Super-scoring guard Allen Iverson needs a job and at this point it’s tough to say which teams he’s going to sign with.
There had been rumors that the Memphis Grizzlies had interest, but considering the young guards they already have it’s possible that adding Iverson would merely stunt the growth of talented shooting guard O.J. Mayo and possibly point guard Mike Conley as well.
Iverson’s time on the Denver Nuggets was OK at best. Chemistry with Carmelo Anthony and others wasn’t great, and the team got better once they traded him to the Detroit Pistons for point guard Chauncey Billups.
On the Pistons things didn’t work out at all. Detroit was happy to say goodbye.
Now 34 years old, Iverson’s best role would be as a team’s prime bench scorer. Like a Leandro Barbosa for the Phoenix Suns (of a few years ago when they were really good).
The question is if he’d accept such a job, and which team would go for him.
At this point, I’d love to now tell you who the favorites are to land him. But so far there aren’t any.
Could he reunite with Larry Brown and join the Charlotte Bobcats? Or head back to the Philadelphia 76ers now that Andre Miller is gone and the best point guard they have is Lou Williams?
Or, will rumors of an overseas team offering him a relatively fat contract come true? Only Iverson knows if he’d consider crossing over the pond.
We’re over a month into free agency and Iverson’s future seems wide open.
Someone will sign him, right?
Houston Rockets General Manager Daryl Morey announced today that the team has signed rookie guard Jermaine Taylor to a multi-year contract. The Houston Chronicle reports that the deal is worth $3.33 million over four years, with the first two years guaranteed and a team option on the third and fourth seasons.
Taylor, who was selected by Washington out of Central Florida in the second round (32nd overall) of the 2009 NBA Draft, had his rights acquired by the Rockets from the Wizards in exchange for cash considerations on June 25, 2009.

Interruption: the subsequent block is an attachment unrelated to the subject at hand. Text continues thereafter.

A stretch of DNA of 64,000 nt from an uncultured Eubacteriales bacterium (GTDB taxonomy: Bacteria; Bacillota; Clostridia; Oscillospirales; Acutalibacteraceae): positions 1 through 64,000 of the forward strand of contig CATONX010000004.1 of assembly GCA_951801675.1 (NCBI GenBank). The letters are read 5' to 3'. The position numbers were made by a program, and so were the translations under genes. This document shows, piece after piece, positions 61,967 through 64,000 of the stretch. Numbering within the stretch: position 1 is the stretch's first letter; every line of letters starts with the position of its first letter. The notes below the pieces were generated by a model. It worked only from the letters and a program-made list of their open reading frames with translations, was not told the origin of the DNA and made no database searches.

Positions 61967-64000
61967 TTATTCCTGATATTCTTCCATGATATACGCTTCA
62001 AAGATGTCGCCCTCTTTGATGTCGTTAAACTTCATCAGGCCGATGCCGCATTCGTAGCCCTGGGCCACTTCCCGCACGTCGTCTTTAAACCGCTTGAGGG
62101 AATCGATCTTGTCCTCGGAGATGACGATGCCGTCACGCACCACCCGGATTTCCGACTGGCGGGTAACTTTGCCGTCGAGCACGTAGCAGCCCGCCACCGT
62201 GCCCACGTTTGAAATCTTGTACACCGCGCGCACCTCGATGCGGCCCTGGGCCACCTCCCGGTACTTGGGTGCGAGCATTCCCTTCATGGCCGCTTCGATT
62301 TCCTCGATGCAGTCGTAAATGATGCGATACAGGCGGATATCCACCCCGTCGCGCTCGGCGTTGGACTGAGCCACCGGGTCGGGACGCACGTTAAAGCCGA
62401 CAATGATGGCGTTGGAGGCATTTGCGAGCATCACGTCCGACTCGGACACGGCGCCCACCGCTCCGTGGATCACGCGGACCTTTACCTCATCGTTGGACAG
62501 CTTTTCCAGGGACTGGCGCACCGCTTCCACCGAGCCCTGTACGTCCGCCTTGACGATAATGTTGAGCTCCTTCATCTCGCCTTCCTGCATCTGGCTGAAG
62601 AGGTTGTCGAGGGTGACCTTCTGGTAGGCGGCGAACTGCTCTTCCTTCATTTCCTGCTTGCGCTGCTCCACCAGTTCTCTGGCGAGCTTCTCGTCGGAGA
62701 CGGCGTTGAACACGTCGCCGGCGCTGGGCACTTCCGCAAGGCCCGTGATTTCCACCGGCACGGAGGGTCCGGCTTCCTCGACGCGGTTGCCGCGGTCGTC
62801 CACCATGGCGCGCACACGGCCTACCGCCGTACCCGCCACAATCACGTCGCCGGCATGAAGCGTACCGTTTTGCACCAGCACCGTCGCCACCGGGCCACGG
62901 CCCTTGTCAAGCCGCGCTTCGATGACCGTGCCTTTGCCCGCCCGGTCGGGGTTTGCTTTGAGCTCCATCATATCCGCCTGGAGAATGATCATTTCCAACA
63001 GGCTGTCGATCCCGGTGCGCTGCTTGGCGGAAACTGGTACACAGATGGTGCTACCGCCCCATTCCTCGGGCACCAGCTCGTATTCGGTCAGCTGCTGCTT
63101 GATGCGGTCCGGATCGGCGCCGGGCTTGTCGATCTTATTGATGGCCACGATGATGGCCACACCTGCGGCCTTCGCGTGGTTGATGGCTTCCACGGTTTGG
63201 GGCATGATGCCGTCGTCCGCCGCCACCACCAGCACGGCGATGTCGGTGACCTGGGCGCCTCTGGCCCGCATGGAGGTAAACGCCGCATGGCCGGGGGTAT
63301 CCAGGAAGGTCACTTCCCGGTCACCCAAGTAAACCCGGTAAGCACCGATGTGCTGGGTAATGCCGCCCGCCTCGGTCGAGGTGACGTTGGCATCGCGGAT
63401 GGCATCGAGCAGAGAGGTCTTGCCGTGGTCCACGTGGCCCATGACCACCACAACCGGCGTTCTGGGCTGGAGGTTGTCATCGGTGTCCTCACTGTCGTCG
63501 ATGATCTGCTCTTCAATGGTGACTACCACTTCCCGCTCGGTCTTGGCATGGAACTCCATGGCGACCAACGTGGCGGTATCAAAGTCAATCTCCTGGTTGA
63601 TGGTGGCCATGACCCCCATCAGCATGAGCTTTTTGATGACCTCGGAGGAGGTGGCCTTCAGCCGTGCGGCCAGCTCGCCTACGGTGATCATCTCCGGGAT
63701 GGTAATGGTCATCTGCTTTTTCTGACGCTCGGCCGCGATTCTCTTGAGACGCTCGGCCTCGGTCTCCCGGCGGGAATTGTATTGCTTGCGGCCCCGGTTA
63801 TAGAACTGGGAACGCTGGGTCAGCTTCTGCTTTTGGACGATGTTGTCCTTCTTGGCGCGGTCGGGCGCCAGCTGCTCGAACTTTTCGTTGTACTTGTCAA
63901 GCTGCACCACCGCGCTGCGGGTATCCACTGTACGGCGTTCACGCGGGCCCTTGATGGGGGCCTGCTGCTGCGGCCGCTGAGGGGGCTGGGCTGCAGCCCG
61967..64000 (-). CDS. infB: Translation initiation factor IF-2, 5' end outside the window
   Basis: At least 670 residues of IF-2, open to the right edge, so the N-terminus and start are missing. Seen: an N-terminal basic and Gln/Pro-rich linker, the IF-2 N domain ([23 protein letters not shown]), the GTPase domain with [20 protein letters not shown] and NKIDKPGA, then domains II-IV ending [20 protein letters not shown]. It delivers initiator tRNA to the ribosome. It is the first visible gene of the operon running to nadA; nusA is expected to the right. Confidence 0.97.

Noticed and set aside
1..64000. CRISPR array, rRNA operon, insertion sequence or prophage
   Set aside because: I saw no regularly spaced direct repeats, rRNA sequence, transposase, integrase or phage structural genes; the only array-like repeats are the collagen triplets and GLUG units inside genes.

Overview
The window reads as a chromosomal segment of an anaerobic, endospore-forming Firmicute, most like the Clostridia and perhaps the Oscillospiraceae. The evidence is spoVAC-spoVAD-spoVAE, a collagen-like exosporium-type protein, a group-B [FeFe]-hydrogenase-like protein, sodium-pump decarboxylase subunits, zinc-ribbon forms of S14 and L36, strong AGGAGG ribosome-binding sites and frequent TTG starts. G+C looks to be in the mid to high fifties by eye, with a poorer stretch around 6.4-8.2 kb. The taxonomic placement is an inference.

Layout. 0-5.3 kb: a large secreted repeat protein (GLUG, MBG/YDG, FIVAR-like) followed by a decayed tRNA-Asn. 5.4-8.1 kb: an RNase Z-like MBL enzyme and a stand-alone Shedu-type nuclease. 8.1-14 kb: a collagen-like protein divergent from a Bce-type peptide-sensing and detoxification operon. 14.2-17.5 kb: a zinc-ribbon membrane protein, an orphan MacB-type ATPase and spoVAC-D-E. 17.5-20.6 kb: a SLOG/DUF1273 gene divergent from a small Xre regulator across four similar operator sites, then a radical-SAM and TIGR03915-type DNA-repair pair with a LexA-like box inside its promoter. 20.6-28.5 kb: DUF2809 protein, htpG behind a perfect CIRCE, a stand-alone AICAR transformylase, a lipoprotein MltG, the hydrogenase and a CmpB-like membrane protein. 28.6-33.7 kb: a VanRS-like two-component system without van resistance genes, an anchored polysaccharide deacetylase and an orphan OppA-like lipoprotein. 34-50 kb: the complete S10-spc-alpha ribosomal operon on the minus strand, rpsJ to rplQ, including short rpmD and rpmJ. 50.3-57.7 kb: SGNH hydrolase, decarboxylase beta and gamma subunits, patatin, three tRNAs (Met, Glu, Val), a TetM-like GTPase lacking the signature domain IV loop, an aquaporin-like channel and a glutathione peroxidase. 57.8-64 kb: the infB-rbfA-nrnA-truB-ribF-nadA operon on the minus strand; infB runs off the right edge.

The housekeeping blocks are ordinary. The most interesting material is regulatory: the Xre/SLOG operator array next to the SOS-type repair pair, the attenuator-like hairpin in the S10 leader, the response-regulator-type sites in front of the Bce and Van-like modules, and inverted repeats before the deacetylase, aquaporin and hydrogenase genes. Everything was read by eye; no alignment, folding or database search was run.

Taylor (6-4, 210, Central Florida) totaled 1,979 points and a school-record 251 3-pointers (.376, 251-668 3FG) over his four-year career at Central Florida, finishing as UCF’s career scoring leader at the Division I level. He also ranked fourth on the Conference USA career scoring list. As a senior, Taylor was named the C-USA Player of the Year and earned All-Conference USA First Team honors. Taylor was also selected All-District by the NABC and USBWA, as well as earning All-Tournament Team honors at the 2009 Portsmouth Invitational. Overall, he scored a school-record 812 points during his senior campaign and ranked third nationally in scoring (26.2 ppg, .480 FG%, .376 3FG%, .812 FT%). Taylor also averaged 29.1 points against league opponents and set the C-USA single-season record by notching 466 points in conference play. He scored at least 20 points in 24 of his 31 games, including nine 30-point performances and one 40-point contest. He connected on 92 3-pointers in 2008-09, which ranked fourth on the school’s single-season chart. Taylor also led the team in rebounds per game (5.2) and blocked shots (24), while ranking third on the team in total assists (58) and second in steals (39). His outstanding play earned him C-USA Player of the Week honors on five occasions during his final collegiate campaign. He also established a UCF Division I single-game record with 45 points vs. Rice (2/25/09).